If your doing Cider, don't use a kit. Just buy a few bottles of innocent Apple juice when it's on offer..... It makes great cider that's ready to drink in a couple weeks.

The cider kits all tasted very chemically and were such a let down. I will definitely give this a go though.

ValeTudoGuy
06-03-2014, 06:32 PM
Cloudy Copella makes a really refreshing yet tart cider too.

DannyBoy
06-03-2014, 06:44 PM
Cloudy Copella makes a really refreshing yet tart cider too.

I tried making a turbo cider with cloudy apple juice, man was that sour!

ValeTudoGuy
06-03-2014, 07:29 PM
You have to back sweeten like Mattie said. :)

I quite like it sour though, sometimes I freeze distill into applejack and it's pretty badass.

DannyBoy
06-03-2014, 07:54 PM
Completely missed mattys post, bloody tapatalk!

In going to give this a go over the weekend. I've got a load of brewing kit in the loft but will follow this word for word :) thank you.

EdBlackadder
06-03-2014, 08:37 PM
Give it a really gentle stir without splashing (you do not want to put oxygen into the liquid) to see if it kicks the yeast back into action. :smile:

Already done that a couple of times. Dropped to 1.015 so we'll see how much farther its gone tomorrow.

mattyhall22
07-03-2014, 07:37 PM
http://img.tapatalk.com/d/14/03/08/aqypa9ym.jpg

Just enjoying a pint of my treacle stout :)


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ValeTudoGuy
07-03-2014, 09:38 PM
You inspired me to open a bottle of cider I made last year from apples I grew myself mixed with some wild crabapple I picked.

Sean
08-03-2014, 04:43 PM
You inspired me to open a bottle of cider I made last year from apples I grew myself mixed with some wild crabapple I picked.

That looks so fresh mate

ValeTudoGuy
08-03-2014, 05:55 PM
That looks so fresh mate

Very tart and quite refreshing. Almost flat but that's what I was going for, I actually in hind sight think this one would have benefited from some carbonation.

EdBlackadder
08-03-2014, 07:14 PM
Just finished bottling 36 pints of Woodforde's Nelson's Revenge. The ones in the cardboard box are going under the stairs, the other dozen into the cupboard. Will have 3 weeks then I'll crack one and see how the carbonation is.

The Munton's Midas Touch is well and truly stuck despite stirring. Thinking about pitching some more yeast and a little nutrient in to see if that'll help it. Keeping it in the sealed fermenter anyway and its still producing a occasional bubbles through the air lock.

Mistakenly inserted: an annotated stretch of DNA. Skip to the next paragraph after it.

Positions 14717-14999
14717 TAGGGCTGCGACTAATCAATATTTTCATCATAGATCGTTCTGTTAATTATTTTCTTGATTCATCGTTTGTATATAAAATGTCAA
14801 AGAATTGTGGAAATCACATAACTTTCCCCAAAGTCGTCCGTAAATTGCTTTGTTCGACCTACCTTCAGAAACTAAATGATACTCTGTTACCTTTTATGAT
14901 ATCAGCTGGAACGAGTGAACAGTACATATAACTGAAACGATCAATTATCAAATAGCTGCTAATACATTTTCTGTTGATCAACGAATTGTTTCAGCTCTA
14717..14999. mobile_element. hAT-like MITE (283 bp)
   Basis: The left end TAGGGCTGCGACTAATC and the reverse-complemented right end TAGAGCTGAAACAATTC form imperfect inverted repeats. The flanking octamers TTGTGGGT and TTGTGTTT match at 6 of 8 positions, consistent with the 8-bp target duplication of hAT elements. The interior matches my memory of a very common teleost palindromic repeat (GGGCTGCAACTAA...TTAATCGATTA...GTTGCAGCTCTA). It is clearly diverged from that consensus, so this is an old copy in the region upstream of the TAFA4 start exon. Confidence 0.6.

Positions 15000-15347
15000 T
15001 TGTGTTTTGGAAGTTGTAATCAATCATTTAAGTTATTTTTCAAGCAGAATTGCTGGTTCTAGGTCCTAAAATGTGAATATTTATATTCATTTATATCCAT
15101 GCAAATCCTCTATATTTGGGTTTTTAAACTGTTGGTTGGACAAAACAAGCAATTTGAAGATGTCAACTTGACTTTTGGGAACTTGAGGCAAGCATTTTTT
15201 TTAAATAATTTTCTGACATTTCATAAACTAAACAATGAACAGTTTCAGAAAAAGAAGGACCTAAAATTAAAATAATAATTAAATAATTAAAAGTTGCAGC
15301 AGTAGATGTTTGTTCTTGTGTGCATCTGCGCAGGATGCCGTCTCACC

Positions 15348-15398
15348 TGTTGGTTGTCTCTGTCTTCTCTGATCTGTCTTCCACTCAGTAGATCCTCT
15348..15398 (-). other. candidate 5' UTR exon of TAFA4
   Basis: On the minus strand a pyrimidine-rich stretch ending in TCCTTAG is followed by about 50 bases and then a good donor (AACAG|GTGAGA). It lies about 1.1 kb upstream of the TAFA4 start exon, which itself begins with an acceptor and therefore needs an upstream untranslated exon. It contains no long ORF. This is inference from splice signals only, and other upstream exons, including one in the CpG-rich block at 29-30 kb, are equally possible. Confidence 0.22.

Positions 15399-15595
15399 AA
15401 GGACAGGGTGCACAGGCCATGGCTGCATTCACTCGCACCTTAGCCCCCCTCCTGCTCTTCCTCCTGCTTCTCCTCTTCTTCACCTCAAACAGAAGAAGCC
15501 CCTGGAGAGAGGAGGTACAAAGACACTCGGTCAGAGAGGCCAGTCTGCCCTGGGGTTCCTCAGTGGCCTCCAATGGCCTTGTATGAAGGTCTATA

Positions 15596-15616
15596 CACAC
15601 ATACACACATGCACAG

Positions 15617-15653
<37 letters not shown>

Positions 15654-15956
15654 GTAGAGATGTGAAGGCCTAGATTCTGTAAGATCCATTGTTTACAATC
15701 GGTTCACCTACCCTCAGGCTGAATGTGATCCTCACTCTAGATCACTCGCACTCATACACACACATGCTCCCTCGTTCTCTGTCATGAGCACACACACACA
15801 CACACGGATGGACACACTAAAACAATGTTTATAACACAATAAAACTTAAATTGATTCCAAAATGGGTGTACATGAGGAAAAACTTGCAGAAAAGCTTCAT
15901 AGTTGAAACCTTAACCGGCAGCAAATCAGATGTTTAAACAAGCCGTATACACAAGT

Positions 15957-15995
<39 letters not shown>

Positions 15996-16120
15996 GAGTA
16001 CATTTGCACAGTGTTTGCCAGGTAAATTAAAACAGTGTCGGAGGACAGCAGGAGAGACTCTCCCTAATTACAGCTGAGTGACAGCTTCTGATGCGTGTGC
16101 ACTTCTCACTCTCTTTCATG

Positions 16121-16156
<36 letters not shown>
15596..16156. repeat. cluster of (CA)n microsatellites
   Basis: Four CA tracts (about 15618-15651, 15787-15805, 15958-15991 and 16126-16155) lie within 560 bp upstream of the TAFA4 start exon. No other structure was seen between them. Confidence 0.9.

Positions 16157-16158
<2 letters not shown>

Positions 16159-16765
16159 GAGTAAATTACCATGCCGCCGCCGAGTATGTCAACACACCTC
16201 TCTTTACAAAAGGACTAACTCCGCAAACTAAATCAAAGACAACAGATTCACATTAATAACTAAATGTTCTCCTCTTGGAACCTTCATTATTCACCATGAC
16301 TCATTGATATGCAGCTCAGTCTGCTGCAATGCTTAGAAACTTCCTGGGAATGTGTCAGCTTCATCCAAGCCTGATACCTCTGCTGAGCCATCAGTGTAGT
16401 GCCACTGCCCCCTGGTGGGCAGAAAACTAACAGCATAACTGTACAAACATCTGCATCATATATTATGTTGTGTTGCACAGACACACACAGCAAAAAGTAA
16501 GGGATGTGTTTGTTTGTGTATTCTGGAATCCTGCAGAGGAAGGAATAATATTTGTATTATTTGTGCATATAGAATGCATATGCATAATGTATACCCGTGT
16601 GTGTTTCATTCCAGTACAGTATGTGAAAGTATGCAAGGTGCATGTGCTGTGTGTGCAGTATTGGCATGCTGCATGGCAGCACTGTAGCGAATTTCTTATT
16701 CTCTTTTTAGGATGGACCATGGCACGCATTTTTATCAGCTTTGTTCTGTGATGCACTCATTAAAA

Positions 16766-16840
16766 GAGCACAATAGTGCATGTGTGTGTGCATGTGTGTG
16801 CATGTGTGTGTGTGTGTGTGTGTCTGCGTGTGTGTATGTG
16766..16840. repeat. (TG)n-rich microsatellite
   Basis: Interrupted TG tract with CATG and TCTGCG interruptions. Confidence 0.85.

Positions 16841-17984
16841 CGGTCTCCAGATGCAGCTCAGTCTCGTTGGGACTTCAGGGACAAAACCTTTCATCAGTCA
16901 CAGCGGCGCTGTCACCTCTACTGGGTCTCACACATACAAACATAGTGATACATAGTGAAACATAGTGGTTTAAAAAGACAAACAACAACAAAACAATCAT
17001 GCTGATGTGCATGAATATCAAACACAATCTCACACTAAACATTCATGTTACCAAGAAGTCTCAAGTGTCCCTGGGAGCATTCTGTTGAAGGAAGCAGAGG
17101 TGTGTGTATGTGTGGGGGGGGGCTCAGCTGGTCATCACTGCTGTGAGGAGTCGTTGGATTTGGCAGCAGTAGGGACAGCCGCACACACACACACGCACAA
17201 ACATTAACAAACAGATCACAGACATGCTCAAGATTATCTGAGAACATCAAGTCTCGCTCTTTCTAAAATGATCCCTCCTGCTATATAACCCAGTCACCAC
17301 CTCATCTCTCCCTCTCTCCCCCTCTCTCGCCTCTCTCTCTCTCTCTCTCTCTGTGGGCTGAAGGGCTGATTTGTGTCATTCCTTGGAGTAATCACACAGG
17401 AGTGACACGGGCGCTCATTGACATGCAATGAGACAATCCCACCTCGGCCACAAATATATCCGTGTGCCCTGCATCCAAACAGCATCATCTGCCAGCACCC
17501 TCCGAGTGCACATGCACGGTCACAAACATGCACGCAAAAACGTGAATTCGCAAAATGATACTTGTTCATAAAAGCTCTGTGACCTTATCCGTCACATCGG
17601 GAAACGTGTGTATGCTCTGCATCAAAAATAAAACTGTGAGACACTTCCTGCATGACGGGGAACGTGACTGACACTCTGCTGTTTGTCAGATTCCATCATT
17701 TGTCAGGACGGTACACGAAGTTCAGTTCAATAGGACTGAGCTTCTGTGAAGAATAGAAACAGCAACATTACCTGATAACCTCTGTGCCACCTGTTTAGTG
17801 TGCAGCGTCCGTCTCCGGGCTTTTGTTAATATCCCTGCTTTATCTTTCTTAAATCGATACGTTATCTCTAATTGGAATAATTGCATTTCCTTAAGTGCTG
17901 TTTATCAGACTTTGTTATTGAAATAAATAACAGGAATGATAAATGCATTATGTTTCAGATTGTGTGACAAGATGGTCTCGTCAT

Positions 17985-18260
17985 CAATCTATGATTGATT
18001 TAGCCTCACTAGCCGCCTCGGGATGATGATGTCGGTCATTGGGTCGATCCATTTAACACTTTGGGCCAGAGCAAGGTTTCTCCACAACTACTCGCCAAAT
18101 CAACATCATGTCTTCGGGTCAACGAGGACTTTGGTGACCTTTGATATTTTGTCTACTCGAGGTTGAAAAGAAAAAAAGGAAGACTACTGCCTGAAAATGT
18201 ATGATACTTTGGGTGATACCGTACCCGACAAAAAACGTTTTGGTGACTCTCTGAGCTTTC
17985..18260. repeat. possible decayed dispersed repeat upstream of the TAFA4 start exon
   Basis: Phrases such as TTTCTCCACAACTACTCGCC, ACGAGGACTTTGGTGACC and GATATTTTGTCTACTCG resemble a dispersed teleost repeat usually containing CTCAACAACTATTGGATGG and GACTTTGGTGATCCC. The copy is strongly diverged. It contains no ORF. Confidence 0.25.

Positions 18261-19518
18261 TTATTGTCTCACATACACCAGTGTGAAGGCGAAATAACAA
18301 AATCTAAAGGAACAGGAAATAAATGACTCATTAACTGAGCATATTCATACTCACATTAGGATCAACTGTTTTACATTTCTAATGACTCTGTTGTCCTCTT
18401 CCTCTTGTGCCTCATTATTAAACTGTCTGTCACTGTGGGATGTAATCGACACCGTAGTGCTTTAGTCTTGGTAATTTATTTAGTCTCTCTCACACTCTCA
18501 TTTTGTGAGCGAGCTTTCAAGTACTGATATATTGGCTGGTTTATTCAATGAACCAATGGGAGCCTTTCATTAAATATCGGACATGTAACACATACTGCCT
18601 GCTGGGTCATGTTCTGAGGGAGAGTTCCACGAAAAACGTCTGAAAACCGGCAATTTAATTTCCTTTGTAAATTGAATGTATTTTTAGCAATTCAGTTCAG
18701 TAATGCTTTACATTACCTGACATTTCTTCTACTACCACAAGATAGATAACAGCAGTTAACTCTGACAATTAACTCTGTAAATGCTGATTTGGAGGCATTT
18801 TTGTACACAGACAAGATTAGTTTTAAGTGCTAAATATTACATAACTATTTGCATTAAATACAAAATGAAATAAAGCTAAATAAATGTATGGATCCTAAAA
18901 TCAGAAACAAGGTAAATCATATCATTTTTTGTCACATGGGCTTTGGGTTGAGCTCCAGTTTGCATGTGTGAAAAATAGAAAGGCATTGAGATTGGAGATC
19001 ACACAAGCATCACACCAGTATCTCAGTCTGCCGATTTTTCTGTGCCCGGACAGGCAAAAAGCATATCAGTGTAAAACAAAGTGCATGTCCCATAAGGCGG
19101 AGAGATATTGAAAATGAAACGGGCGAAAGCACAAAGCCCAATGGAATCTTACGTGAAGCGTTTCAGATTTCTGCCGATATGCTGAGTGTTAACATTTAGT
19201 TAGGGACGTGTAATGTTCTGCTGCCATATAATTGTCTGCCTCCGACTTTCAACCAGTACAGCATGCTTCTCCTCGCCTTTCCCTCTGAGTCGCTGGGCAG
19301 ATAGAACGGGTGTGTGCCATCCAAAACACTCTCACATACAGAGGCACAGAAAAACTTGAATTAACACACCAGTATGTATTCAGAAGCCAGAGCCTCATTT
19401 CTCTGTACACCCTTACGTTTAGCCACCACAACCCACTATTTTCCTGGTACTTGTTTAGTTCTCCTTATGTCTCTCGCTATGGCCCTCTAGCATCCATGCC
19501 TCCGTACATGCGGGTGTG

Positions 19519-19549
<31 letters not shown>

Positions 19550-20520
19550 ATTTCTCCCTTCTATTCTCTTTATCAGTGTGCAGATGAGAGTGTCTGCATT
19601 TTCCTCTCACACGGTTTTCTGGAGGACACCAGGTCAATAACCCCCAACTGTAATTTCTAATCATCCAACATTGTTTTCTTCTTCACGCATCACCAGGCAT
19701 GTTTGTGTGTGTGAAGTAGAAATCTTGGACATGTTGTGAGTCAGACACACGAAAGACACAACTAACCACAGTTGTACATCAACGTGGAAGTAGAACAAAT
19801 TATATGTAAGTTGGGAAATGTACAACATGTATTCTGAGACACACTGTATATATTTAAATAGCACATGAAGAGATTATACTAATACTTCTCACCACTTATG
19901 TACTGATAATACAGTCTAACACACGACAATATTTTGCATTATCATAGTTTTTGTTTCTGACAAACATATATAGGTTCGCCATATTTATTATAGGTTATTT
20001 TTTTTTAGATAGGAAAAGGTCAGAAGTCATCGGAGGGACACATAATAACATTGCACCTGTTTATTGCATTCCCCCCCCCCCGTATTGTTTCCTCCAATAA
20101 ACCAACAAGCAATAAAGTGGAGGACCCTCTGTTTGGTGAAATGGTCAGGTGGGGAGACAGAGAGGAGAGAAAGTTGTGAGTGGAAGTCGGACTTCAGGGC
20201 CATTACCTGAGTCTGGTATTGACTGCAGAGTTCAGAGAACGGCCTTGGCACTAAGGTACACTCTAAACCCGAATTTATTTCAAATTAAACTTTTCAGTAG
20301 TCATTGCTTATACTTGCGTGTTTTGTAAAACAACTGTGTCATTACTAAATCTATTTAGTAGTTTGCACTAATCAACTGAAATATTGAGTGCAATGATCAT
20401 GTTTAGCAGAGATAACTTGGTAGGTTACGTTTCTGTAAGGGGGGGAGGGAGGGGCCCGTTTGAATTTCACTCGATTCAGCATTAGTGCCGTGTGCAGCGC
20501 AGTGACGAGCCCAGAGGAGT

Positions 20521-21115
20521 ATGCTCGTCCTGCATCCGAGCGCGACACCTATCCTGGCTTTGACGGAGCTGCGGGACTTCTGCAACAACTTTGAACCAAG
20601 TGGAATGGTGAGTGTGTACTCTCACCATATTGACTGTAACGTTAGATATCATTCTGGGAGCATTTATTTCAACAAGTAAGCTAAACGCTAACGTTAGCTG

Either way its going to be a good summer of beer!

Sean
08-03-2014, 07:59 PM
Very tart and quite refreshing. Almost flat but that's what I was going for, I actually in hind sight think this one would have benefited from some carbonation.

To me mate i love ciders like that i hate them when there to gasy

ValeTudoGuy
20-03-2014, 11:23 AM
16072Just got these through from Matty, looking really good! Going to let them settle a bit and then get them drunk.... Really looking forward to it!

Matty, gimme a couple day and I will get something on the way back to you.... Been really hectic at work at the mo.

mattyhall22
20-03-2014, 11:34 AM
No probs :smile:

I hope they don't take too long to settle, I was tempted to put "Don't shake" on the box, but I could imagine the warehouse lads having competitions to see how hard they could shake it lol :biggrin1:

mattyhall22
22-03-2014, 05:59 PM
http://img.tapatalk.com/d/14/03/23/anytehe6.jpg
Bottled up the Evil dog IPA earlier and its worked out about 8.3% !!! Needs couple of months to condition :)

http://img.tapatalk.com/d/14/03/23/jyqega8e.jpg

Just enjoying some of my lager, happy days :)


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Sgt_Banter
22-03-2014, 09:39 PM
My last brew hasn't turned out very well really. It tastes ok but it's quite flat. I think the fermentation has been affected by the temperature in the new flat

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ValeTudoGuy
22-03-2014, 11:31 PM
Having now sampled one of Matty's beers, I can confirm that he certainly knows his way around a home brew..... Lovely stuff Matty! :cool:

mattyhall22
23-03-2014, 09:01 AM
Thank you very much :smile:

mattyhall22